Portable technology is the latest craze to hit the world of maintenance and engineering management. Portable devices come in any shape, color, configuration, and, of course, price.
When I started in maintenance, managers and technicians used handheld walkie-talkies that weighed about 5 pounds and had an antenna that seemed to be 2 feet long. The device literally pulled down your pants.
Today’s technology has evolved to produce smartphones, tablets and laptops. But while the technology might change, the pressing question for managers remains the same: How do we justify the purchase, and did we later see the benefits we anticipated upfront?
Part of the challenge is trying to determine the most effective way to incorporate these technologies into both management and field work, as well as determine the ultimate benefit to the organization. The common perception that because it is new technology, it must be better and faster, is not always the case. The first part of the process is to ask yourself why you and your technicians need the portable technology, what the users will do differently with them, and how will they make the organization better?
An essential part of the process of adapting portable technology into maintenance and engineering departments is to identify the tasks each one can perform in your specific organization to help streamline work practices.
Smartphones. The devices fit easily on your belt and don’t get in the way, and most people know how to use them. They are great for sending and receiving relatively simple work requests, and the technician can respond that the problem is fixed.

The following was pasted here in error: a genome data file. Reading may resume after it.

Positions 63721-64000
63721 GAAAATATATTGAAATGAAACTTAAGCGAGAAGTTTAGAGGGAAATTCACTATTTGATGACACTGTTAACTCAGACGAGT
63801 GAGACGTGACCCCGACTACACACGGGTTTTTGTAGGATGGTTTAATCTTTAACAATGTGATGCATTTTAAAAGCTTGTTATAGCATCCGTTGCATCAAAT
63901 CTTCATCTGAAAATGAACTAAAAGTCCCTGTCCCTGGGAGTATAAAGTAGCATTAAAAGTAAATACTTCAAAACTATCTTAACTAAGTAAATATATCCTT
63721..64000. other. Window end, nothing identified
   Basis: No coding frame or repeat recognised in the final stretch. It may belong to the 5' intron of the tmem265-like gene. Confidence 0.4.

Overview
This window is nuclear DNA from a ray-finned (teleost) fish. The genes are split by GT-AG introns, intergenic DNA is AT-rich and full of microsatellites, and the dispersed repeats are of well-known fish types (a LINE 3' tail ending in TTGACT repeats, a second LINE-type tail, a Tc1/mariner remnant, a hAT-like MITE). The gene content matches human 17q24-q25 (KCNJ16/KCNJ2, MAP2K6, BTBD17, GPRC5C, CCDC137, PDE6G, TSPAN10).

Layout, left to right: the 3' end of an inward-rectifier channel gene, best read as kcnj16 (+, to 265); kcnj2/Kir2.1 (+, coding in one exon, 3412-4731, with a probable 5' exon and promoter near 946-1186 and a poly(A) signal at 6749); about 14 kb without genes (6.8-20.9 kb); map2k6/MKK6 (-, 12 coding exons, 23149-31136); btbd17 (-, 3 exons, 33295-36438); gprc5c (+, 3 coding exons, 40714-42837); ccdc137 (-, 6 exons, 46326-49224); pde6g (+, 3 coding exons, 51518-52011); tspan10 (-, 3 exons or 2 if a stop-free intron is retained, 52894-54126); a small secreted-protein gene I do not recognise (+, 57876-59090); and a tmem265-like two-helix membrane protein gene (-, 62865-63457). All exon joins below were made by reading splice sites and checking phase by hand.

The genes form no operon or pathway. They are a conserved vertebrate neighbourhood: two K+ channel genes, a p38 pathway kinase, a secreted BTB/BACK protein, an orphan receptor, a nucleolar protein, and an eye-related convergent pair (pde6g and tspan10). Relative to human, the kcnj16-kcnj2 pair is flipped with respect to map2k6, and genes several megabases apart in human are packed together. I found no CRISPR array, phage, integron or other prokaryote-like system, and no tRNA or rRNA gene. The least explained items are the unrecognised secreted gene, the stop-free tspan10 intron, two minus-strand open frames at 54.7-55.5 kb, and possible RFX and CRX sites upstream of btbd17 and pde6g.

Smartphones are not good for managing complex work requests. They are not good for completing preventive maintenance (PM) procedures with multiple inspection points and those that require documenting the results of the procedure. If you are a 100 percent reactive department, a smartphone might be everything you will ever need. You will never get any better or reduce your emergency work, but it will be fast.
Tablets. A tablet has everything a smartphone has and much more. Technicians can easily view pictures, schematics, parts lists, and complex PM checklists and procedures. They can be used successfully in office buildings, campus environments, and even large geographically challenged county and state governments.
Their biggest downside is size. Technicians will need a method to carry the device and hopefully keep it safe. You probably need to plan on having a replacement stock for units that get dropped and destroyed. Keep in mind once you move into the mobile device world, it will be hard to carry out business as usual without them. You must have spares and loaners available.
Laptops. These devices are the largest of the gang but probably offer the most advantages for work practices, processes and systems. You can attach all types of devices to a laptop and use CDs and other data-storage devices as needed. Their size is the largest downside. If you work from a truck, van, or other weatherproof vehicle, then the laptop might be the best device that offers the most flexibility.
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